Thursday, January 22, 2015

Difference between squaring up and counter-acting.


How is it that at this level of skiing that basic fundamental movement principles are still not addressed by US Ski Team coaches.

What do I think?? I think David Chodunsky can and should have been a top 5 slalom skier. This is a common outcome on his right turn, left leg. It means 1/2 his turns he is either recovering or losing time. This is worth at least a second a run not to mention consistency.

David has been on the ski team for years and no one has been able to address this issue, let alone see it.

Doug Lewis used this photo on Universal sports, to show how far David was from the gate. That isn't the issue, the issue is why?
What happens when you can't or don't know you need to create counter acting in your skiing?
1. Your outside hip swings out, so you skid.
2. Your ski tail doesn't hold.
3. Your weight ends up on the inside ski.
4. Your stance gets too wide.
5. You lean into the turn.

This all happens if you don't have just one of the 5 "Essentials of Skiing", not working for you. In this example, it's the counter-acting Essential.

Tuesday, January 20, 2015

When trying to achieve world class skiing, "early pressure" on the ski is the wrong message.

When you watch Universal Sports skiing broadcasts, Doug Lewis is constantly repeating the wrong and the same message about what is happening. His redundant messages about what the skiers are doing and how they do it, are wrong. I'm not saying Doug is a bad guy, he's just misguided. He just doesn't understand technical skiing. Coaches, parents, USSA and racers need to understand what is really happening.

Let's have a look at the favorite message presented on the Universal Sports skiing coverage and that is.
                                                                 "Early Pressure"

What needs to be early in a turn, isn't pressure. What is happening and what the best skiers in the world are doing in these photos is creating early tipping angles, that is what is needed. Tipping the skis to early angles is what is happening, not early pressure.  Don't think this is semantics "early pressure" and "early angles",  are totally different.

Here in this photo, there is no pressure on the skis, but look at the fantastic angles from the best skier in the world. This is above the gate.


Now this is where the pressure comes back into the body from the skis on edge, from gravity, not from forcing or pushing to achieve early pressure..Frame A, 3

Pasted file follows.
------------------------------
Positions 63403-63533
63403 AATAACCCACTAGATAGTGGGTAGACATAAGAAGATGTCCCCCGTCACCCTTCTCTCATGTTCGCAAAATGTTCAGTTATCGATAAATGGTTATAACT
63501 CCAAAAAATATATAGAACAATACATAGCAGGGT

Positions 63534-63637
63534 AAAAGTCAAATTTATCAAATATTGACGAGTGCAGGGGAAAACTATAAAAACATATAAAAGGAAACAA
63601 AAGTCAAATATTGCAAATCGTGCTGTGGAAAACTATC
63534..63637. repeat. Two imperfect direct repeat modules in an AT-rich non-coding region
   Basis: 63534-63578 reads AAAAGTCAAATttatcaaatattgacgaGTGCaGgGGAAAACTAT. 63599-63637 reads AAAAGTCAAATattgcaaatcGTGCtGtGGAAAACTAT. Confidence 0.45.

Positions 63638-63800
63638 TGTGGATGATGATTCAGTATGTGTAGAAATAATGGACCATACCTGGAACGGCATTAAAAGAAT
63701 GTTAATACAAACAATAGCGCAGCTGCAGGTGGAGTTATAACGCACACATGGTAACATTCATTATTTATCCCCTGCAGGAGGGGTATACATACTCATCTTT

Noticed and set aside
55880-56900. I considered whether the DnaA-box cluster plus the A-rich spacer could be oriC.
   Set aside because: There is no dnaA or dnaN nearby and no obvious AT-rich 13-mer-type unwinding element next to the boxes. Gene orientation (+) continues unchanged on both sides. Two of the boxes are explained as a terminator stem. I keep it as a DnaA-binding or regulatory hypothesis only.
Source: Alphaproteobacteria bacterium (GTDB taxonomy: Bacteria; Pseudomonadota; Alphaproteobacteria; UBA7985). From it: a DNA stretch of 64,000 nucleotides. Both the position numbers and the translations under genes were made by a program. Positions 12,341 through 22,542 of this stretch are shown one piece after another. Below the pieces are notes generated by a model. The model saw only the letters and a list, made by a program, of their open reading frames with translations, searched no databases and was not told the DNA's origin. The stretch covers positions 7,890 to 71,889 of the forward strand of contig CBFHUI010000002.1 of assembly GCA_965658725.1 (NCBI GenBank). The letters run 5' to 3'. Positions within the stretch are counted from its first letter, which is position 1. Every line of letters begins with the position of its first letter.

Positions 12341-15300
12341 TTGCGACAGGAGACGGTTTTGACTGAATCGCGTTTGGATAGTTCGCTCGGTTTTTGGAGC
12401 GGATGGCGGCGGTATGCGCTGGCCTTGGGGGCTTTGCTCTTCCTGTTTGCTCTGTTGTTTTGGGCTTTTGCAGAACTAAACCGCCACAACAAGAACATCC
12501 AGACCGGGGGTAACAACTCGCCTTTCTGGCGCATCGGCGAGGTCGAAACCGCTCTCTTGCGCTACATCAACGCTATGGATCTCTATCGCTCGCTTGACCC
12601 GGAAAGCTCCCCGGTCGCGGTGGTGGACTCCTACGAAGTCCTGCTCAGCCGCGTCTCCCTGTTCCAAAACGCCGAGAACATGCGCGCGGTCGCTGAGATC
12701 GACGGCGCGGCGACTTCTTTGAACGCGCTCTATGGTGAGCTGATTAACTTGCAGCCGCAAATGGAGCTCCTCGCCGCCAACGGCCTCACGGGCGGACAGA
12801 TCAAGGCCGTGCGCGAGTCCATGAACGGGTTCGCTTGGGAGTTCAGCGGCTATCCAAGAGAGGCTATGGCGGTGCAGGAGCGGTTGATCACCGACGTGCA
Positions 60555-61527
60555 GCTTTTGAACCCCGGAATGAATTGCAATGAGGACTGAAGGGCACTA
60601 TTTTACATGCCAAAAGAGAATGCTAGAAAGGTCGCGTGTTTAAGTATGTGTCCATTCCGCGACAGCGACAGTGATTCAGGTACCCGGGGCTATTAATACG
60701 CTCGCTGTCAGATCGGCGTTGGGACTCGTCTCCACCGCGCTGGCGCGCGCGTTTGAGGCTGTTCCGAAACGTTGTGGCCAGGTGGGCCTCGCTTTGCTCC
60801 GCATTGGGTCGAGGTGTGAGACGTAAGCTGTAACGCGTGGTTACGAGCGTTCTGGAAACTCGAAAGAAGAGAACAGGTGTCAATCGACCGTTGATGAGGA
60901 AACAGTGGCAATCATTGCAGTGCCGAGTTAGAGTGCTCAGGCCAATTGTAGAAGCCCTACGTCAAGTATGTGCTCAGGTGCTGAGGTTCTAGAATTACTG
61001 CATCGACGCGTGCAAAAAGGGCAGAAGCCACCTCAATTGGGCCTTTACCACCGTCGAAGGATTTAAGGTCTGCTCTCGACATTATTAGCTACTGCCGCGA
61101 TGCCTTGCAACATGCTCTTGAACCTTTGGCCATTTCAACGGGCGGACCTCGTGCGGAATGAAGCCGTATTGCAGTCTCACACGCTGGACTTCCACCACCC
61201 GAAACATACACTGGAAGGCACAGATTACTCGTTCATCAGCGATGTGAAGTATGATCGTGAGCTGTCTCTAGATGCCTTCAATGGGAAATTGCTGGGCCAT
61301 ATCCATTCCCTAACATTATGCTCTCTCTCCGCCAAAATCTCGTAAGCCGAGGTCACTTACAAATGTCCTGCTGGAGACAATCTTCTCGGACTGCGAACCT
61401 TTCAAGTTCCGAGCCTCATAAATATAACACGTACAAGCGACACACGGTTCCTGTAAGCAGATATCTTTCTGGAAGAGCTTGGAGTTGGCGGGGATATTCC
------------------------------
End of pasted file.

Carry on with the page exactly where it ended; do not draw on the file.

Frame B,1
Above: Here is the same example with the "right" turn. No early pressure, but definitely here are early angles.

Frame B,2
"Above", Pressure is now achieved due to early angles, not early pressure.

Many of the things the ski commentators on Universal Sports say about the skiing is wrong and misguided. I know these incorrect messages are going out to our young skiers and coaches. The damage will take forever to reverse, if it ever happens. Many will think this is just another attempt to attack, the talking heads. It's not about the talking heads, it's about the future of US skiing and the efforts put into it by our athletes. We are moving backward, with this kind of commentary.

Some baffun on Facebook already posted that because these were, "still pictures" that they didn't have merit and that early pressure is the right way. Case in point, because USSA isn't doing it's job of properly educating coaches, with facts and biomechanics, you can have cranks like Doug Lewis dictating and  perpetuating bad skiing information. US skiing is on the wrong road on many different levels and this observer isn't seeing the corrections to the course of the ship happening.

Monday, January 12, 2015

Slalom Skiing with a narrow stance is not only fast, but wins the day.



These are clips of Gross in the least 10 turns on the steepest section of the Adelboden slalom.
Doug Lewis says: "He needs to widen his stance on the steep."

Really Doug, it's one thing to make incorrect statements about technique, it's totally another to have bad eyesight. Gross doesn't widen his stance, if it does get wider, it's in vertical distance not horizontal distance. A coach should know the difference and how to achieve the correct relationship.


 This world cup winner has a narrower stance than most kids under 14 that I see in racing programs. Under 14 year olds usually have much narrower hips than a world cup racer like Gross. So who is telling kids to widen their stance, beyond what world cup skiers are using, it's from USSA coaches and PSIA coaching.
Will someone please tell Doug lewis that skiing at this level or any level in technical events isn't about getting early pressure or about your "style". Pressure in skiing is totally dependent on achieving angles. Achieving angles is about and comes from tipping your boots and skis on edge. This is more efficient when done while bent or flexed, because when you are bent or flexed you stay on the snow and you have greater range of motion in your legs to achieve higher angles. With angles and tipping of the legs, pressure is developed. Maybe someone can pass this on to Doug, so he can get a better idea of skiing biomechanics and what racers are actually trying to achieve.




Skiing powder

Myths and Misconceptions abound relating to powder skiing.

Like: You have to sit back, you have to push yourself out of the turn, you have to swing your upper body, these are only a few.